1. Our conversations with school leaders and tutees have revealed a number of factors contributing to poor school attendance among pupils nominated for tutoring, particularly pupils in Key Stage 4. These factors often overlap considerably in the case of tutees who are poor attenders:


    1. Mental health: our Tutoring Plus team are receiving a large number of referrals for children experiencing mental health difficulties that have resulted in poor attendance at school.
    2. Anxiety about being in school: some pupils have become used to working in isolation online and have considerable anxiety about attending school and interacting with teachers and peers in the classroom. In a few cases this has been related to worries directly about Covid-19 infection, particularly where the pupil or a family member is vulnerable. However, more commonly it is anxiety directly related to their experience at school. After two years of disrupted learning, some pupils do not feel part of their school community and have not connected with the habits and norms of their school. Some of our tutees express that they strongly preferred learning online and do not want to learn in the classroom.
    3. Bullying and issues with relationships: for many of our tutees, anxiety about school is connected to relationships with peers. Some have experienced bullying while others do not feel connected to their peers. Some of our partner schools have expressed that some pupils struggle with friendships, and that this has been exacerbated by the restrictions on socialisation during the pandemic, as well as by the ubiquity of the online world and social media.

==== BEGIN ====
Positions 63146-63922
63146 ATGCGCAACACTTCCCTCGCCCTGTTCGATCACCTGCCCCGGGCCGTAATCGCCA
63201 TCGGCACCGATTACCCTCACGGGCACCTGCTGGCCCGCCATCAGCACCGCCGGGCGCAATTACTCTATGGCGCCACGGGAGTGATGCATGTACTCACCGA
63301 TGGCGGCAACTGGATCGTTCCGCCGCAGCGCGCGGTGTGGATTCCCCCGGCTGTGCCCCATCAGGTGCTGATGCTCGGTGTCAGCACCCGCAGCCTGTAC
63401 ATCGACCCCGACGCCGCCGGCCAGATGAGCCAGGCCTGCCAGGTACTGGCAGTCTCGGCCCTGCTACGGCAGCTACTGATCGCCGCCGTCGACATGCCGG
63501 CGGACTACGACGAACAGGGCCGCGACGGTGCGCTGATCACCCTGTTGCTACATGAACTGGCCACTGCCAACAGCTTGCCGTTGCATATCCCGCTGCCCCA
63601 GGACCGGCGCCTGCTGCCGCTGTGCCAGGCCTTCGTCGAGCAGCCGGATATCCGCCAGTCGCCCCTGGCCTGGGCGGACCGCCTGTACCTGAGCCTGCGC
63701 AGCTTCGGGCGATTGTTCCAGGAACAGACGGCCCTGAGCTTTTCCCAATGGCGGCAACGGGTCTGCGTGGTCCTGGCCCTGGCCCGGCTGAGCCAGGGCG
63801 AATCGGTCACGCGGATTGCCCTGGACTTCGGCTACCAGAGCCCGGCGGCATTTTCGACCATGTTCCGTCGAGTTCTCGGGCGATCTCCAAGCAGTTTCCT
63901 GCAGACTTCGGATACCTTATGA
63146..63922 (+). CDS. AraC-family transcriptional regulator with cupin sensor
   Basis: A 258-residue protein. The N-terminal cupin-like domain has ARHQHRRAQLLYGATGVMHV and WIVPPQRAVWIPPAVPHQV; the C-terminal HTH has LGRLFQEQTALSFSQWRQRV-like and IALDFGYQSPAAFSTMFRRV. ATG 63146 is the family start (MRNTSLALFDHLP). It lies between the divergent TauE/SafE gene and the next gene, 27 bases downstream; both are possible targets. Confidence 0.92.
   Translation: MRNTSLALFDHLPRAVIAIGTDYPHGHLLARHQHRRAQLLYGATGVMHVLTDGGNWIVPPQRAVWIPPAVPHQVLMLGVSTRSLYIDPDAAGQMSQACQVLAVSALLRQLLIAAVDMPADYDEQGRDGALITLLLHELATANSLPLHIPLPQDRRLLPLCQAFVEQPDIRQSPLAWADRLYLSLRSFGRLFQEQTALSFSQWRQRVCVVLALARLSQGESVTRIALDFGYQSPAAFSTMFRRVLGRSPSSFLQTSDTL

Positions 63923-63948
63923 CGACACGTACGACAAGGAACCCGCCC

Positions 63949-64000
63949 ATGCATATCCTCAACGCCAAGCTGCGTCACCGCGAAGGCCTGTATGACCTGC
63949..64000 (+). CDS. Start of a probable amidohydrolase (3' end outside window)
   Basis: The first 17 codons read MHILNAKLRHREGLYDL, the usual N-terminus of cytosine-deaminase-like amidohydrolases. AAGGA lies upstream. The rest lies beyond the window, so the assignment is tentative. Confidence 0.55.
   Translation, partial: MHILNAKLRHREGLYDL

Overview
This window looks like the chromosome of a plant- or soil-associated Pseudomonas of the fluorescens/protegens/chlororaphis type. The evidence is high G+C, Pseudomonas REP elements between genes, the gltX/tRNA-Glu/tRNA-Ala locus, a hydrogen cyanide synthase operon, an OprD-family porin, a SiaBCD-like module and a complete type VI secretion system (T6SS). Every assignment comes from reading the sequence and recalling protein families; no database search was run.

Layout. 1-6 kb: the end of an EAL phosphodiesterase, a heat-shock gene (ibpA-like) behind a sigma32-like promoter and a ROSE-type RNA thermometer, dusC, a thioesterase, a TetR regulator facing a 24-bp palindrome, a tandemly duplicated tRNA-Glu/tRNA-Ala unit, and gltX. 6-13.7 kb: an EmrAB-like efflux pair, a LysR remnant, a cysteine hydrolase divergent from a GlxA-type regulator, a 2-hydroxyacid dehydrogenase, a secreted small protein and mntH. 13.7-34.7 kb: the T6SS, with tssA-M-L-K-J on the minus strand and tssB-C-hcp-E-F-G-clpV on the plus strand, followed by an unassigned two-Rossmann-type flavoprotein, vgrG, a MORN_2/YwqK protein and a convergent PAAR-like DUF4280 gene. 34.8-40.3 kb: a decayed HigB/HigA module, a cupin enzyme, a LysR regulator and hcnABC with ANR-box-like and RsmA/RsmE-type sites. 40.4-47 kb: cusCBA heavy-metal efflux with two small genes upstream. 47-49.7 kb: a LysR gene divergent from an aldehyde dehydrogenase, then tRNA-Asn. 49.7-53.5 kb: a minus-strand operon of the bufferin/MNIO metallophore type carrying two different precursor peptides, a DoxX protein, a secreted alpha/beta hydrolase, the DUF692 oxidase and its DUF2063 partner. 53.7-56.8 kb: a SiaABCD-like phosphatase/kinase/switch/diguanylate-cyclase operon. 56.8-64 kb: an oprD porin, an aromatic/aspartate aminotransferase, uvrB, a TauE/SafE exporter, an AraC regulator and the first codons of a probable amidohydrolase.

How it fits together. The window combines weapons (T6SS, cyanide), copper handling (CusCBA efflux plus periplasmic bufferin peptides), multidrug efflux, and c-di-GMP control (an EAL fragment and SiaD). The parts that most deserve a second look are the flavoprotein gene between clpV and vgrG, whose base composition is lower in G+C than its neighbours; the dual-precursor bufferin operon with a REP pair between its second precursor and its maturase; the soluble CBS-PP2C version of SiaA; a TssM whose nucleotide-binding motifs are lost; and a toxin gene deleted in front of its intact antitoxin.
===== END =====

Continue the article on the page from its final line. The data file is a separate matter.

4. Neurodiversity: A number of tutees that we support are neurodiverse, with many of these pupils having diagnoses of ADHD and/or autism. Some of these pupils state that they find school difficult and struggle in the classroom environment
    5. Normalisation of school absence: Many school leaders we work with report that, after two years of children being instructed not to attend school if displaying symptoms of Covid-19, some level of absence has become normalised, with more families allowing children to stay home when they have symptoms of a minor illness, or for another reason do not wish to attend school. 
    6. Suspensions and exclusions: a number of our tutees, particularly those in Alternative Provision, have absences related to suspension and exclusion from school.


The role of the Holiday Activities and Food programme and other after school and holiday clubs, such as sports, in improving attendance and engagement with school.